First, we go to dinner at a local restaurant/bar named Junior’s. The food’s OK, but it’s one of those places with about a half dozen TVs. The truly weird thing is that three of them were on the same ESPN channel, but that the broadcast at the bar was about seven seconds AHEAD of the the sets in the dining area. It was a College World Series game. Batter swings on the bar TV, batter swings on the restaurant TV. Outfielder catches the ball in the bar, outfielder makes the catch in the restaurant. ESPN logo in the bar…well, you get the idea.
So, what will we see? The choices:
Jonah Hex, the adaptation of the DC comic book; she doesn’t know Jonah Hex
Prince of Persia: The Sands of Time, the adaptation of an apparently popular video game that I never heard of, that’s on its last night, before being replaced by the Cruise/Diaz film, Knight and Day
Shrek Forever After, apparently the last in the franchise. We saw the first two; I would have seen this.
The A-Team, the remake of the 1980s TV show that I seldom watched
Toy Story 3 (“in Disney 3D”), the third in that series; we own the first two on video. DEFINITELY would have seen this.
Killers, that Ashton Kutcher dog, which had the honor of being the only item that wasn’t a sequel or remake.
But she picked The Karate Kid , which was fine by me. I figured she was a big fan of the original. But in fact, she hadn’t seen the original with Ralph Macchio and Noriyuki “Pat” Morita or its two follow-ups, and neither had I.
So, I’m seeing this not in the context of the previous films, but as an entity on its own.
Dre Parker (Jaden Smith from The Pursuit of Happyness) has to leave home in rundown Detroit because his widowed mom Sherry (Taraji P. Henson from Benjamin Button) got a job in Beijing, China. We know Detroit’s run down because we see ALL the boarded-up buildings. They arrive at their dwelling, where at least most of the people speak English, including a cute Chinese girl, Mei Ying (Wen Wen Han) practicing her violin. Unfortunately, this flirtation is not appreciated by the building bully, Cheng (Zhenwei Wang), who enjoys administering a beatdown (or two, or three).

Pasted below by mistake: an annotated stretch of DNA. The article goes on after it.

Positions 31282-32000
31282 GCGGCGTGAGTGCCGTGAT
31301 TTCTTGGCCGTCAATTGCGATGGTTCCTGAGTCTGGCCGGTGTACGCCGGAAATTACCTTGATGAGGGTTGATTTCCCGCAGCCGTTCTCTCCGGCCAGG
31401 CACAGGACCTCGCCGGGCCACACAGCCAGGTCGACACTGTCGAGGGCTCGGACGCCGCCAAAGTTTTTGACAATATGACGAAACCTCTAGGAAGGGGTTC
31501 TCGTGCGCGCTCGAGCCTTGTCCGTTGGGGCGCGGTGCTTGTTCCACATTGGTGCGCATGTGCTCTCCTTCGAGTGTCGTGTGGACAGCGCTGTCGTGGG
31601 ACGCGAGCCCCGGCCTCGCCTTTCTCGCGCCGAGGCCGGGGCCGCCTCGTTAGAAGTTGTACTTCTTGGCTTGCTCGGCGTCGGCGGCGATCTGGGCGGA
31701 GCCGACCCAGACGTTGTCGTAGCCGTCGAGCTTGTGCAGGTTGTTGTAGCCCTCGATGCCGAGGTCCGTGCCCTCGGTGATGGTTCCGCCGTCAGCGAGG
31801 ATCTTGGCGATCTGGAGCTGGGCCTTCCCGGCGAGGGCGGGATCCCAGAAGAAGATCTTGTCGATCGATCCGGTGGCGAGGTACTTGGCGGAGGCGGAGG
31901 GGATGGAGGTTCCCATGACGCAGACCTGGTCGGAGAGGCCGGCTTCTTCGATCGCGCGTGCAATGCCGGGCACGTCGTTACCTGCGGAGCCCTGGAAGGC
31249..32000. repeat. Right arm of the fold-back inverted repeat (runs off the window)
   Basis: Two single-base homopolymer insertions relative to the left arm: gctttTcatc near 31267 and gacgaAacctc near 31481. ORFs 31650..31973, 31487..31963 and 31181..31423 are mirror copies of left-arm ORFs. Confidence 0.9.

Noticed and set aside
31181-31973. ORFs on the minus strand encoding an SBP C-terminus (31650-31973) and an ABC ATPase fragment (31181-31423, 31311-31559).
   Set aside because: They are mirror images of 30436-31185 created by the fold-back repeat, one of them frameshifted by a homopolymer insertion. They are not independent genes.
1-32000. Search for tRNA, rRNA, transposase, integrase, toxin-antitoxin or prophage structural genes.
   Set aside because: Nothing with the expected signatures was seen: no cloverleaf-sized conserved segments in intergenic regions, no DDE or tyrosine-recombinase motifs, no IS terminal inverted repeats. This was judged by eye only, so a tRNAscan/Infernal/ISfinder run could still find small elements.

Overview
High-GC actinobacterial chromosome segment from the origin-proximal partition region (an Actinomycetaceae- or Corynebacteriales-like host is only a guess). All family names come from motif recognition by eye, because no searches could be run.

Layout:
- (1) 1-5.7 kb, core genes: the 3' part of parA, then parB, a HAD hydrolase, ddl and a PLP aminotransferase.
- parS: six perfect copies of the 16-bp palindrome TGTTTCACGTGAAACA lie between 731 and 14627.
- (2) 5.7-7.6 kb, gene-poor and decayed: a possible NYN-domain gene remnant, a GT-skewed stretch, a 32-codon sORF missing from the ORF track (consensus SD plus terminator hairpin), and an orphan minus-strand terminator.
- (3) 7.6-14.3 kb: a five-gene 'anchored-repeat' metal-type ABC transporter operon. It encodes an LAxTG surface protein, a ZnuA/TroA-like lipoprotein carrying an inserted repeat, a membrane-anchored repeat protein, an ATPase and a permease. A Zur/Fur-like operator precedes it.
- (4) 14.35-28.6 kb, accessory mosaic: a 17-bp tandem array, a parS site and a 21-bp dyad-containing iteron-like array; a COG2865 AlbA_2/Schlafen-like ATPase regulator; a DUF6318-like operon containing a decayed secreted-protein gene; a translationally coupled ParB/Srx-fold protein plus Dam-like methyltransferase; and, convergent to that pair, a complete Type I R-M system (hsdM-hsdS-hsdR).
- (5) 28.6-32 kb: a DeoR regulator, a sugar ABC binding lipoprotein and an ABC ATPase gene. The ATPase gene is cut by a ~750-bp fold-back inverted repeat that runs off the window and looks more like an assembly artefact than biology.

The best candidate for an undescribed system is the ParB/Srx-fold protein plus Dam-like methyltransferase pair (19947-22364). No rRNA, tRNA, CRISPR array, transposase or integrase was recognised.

Dre is FINALLY rescued by Mr. Han, the taciturn maintenance man who teaches Dre kung fu, or so Dre can participate in a wushu tournament. (So why is this movie called the Karate Kid? As Sherry says at one point, “Kung fu, karate – what’s the difference?”) Obviously it’s a ploy to extend the brand, and, I’ve read, it’s pretty faithful to the original.
What I liked: the performers; the use of China (Forbidden City, Great Wall and other locations as backdrop). What bothered me: too long (2:20) by about 20 minutes. Surely, we could have gotten the lesson about hanging up your clothes (an homage, I understand, to the original’s “Wax on, wax off”) sooner. One less beatdown of Dre would have been nice too. And it’s a sports movie, so, even if I didn’t see the 1984 film, the ending is not a shock.
Still, it had enough heart to recommend this film, produced by Jaden’s parents, Will and Jada Pinkett Smith.
A bit off the point, but Jaquandor links to a Ralph Macchio makeover (NSFW).